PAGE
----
Life Expectancy of a Cat with Leukemia - Factors that influence life expectancy in Leukemia in cats

Truths and myths about feline leukemia

How much do you know about feline leukemia? As it is a complex condition that, for many years, has raised many doubts even among specialist veterinarians, it is understandable that there are many fanciful ideas about leukemia in cats. In order to be better aware of this pathology, we invite you to know some myths and truths.

  • Feline leukemia and blood cancer are synonymous: MYTH!

Feline Leukemia Virus is actually a type of oncological virus (or oncovirus) that can cause tumors, but not all cats diagnosed with leukemia develop blood cancer. It is important to clarify that feline leukemia is also not synonymous of feline AIDS, which is caused by Feline Immunodeficiency Virus (FIV).

  • Cats can easily get feline leukemia: TRUTH!

Unfortunately, cats can easily contract the Feline Leukemia Virus through direct contact with the bodily fluids of other infected cats. FeLV is mostly found in the saliva of sick cats, but it can also be deposited in their urine, blood, milk and feces. This is why cats that live in groups are usually more susceptible to this pathology, since they are in permanent contact with possibly sick animals.

  • Humans can get feline leukemia: MYTH!

As we said, feline leukemia is not transmitted to humans, nor to dogs, birds, turtles and other "non feline" pets. It is a typical cat pathology, although it may show similarities in their symptomatology and prognosis with leukemia in dogs.

  • Feline leukemia has no cure: TRUTH!

Unfortunately, a cure for feline leukemia is still not known and there is no cure for feline AIDS either. Therefore, in both cases, prevention is key to preserving animal health and welfare. Currently, we there is a vaccine for feline leukemia, which is around 80% effective, and is an excellent preventive measure for cats that have not been exposed to FeLV. We can also reduce the likelihood of infection by avoiding contact with infected or unknown animals. And if you decide to adopt a new kitten to keep your cat company, it is essential to carry out the necessary clinical studies to diagnose possible pathologies.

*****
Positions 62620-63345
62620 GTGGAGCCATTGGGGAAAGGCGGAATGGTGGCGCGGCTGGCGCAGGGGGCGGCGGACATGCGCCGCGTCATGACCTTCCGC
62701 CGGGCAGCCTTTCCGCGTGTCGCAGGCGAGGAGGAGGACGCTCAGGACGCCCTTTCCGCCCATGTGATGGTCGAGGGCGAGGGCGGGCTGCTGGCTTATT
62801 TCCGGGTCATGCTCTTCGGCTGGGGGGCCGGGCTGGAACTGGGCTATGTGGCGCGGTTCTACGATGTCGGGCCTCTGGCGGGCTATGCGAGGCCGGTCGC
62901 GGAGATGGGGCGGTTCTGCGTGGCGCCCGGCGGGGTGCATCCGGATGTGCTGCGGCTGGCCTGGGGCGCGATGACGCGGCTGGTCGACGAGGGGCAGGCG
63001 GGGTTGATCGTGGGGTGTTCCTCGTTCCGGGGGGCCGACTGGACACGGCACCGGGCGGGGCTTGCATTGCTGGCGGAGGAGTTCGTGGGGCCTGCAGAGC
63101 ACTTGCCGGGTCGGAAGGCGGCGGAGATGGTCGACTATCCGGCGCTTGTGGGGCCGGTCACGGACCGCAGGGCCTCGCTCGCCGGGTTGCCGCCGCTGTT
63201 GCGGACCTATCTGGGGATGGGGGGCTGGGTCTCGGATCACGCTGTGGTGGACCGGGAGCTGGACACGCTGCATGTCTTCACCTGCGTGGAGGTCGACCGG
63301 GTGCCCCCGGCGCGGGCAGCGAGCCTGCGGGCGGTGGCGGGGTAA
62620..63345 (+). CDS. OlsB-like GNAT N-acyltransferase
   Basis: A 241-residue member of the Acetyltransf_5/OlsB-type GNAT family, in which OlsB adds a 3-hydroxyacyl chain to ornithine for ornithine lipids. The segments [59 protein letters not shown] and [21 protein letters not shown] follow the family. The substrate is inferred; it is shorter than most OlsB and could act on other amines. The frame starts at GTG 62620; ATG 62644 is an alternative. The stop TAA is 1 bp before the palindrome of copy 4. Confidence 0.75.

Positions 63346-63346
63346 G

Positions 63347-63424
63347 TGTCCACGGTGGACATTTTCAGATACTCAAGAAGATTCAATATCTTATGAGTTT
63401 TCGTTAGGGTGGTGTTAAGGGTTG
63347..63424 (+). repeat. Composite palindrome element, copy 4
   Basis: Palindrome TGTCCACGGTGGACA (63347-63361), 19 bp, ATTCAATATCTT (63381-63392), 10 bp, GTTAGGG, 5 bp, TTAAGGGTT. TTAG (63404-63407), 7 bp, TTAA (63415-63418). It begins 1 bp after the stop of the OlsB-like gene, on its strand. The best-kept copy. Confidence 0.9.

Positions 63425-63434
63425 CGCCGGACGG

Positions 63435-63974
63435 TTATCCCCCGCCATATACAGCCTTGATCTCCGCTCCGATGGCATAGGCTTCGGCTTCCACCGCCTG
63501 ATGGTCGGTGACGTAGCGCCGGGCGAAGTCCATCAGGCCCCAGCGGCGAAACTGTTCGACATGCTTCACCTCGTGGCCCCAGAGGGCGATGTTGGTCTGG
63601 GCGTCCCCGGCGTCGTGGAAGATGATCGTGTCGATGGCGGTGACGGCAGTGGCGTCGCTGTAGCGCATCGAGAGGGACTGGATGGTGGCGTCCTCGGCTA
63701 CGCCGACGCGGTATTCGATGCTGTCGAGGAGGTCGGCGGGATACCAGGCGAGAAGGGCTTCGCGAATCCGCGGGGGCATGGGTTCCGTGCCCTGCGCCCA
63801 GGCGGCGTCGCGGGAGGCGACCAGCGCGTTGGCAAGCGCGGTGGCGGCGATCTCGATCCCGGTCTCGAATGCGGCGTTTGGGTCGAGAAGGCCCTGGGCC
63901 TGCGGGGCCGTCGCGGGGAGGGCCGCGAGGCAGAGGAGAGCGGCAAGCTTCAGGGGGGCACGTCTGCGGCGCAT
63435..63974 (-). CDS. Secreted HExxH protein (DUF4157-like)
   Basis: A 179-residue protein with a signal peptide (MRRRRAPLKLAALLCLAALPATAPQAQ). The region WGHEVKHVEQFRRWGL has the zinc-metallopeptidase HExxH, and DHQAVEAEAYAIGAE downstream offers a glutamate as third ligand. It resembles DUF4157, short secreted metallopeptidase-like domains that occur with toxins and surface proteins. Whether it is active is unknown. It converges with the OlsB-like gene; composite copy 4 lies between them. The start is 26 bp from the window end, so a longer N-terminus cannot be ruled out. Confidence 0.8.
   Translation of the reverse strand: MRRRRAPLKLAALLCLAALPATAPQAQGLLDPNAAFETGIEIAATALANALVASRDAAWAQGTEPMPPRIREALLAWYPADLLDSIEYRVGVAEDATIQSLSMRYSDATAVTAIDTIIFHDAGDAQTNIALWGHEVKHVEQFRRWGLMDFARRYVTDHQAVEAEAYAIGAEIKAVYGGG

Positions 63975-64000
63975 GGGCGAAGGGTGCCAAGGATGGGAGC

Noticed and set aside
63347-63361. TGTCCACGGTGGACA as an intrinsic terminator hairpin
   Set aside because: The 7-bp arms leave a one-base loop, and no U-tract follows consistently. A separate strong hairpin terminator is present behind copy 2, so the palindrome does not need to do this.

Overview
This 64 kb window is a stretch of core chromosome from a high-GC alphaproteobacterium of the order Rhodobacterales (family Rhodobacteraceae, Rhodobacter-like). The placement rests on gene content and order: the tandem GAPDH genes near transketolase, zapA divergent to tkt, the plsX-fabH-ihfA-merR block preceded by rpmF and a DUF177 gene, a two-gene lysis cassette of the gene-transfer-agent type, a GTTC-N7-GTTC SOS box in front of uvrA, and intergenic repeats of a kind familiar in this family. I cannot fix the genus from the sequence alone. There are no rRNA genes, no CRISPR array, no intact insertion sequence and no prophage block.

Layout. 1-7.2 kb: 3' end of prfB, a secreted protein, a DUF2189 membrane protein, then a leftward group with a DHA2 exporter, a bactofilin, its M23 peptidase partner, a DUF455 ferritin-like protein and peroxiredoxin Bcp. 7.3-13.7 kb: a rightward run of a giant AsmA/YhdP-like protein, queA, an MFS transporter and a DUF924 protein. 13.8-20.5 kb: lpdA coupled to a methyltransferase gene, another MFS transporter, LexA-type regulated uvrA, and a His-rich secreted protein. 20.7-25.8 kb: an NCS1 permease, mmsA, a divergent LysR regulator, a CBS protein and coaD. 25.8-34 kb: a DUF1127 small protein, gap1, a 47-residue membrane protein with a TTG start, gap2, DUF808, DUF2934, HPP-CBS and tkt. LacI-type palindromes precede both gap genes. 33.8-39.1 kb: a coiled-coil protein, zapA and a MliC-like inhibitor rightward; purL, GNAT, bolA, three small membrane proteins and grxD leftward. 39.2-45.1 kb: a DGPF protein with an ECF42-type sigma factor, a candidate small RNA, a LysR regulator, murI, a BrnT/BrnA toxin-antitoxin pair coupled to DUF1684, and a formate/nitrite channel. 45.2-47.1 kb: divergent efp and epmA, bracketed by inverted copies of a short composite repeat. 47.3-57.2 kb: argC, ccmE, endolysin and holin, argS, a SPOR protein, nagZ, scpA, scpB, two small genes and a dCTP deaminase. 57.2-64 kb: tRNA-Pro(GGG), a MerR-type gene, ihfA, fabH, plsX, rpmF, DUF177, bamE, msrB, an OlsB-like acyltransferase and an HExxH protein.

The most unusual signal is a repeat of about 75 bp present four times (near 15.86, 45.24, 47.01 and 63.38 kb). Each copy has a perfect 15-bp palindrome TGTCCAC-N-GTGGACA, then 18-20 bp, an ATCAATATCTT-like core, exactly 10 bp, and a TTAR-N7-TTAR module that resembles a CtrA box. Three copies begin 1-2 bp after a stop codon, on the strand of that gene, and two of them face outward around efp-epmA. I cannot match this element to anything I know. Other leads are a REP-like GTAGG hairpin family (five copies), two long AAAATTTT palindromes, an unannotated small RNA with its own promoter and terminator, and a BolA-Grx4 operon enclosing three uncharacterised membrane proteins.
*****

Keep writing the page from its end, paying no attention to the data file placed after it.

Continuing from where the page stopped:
• A cat diagnosed with feline leukemia dies quickly: MYTH!

As we explained, the life expectancy of a sick animal depends on several factors, such as the stage at which the pathology is diagnosed, the animal's response to treatment, etc. So,to know the life expectancy of a cat with leukemia, you should have all the factors mentioned assessed, which is why it does not have to be negative.

Life Expectancy of a Cat with Leukemia - Truths and myths about feline leukemia

This article is purely informative. AnimalWised does not have the authority to prescribe any veterinary treatment or create a diagnosis. We invite you to take your pet to the veterinarian if they are suffering from any condition or pain.

If you want to read similar articles to Life Expectancy of a Cat with Leukemia, we recommend you visit our Viral diseases category.

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2 comments
barbara
my cat has fiv can you tell me if he is in pain and suffering
Administrador AnimalWised
Hi Barbara,

No, I'm afraid we can't. There are some signs of pain in cats which you can see by referencing the article below, but it is not always easy to tell and it depends on a case-by-case basis:

https://www.animalwised.com/how-can-i-tell-if-my-cat-is-in-pain-1422.html
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Alice Rivera
She was 2mo. old When rescued felv+. Died last month was 14 yrs old. They can live a whole life if well taking care. I miss you Tips. 😢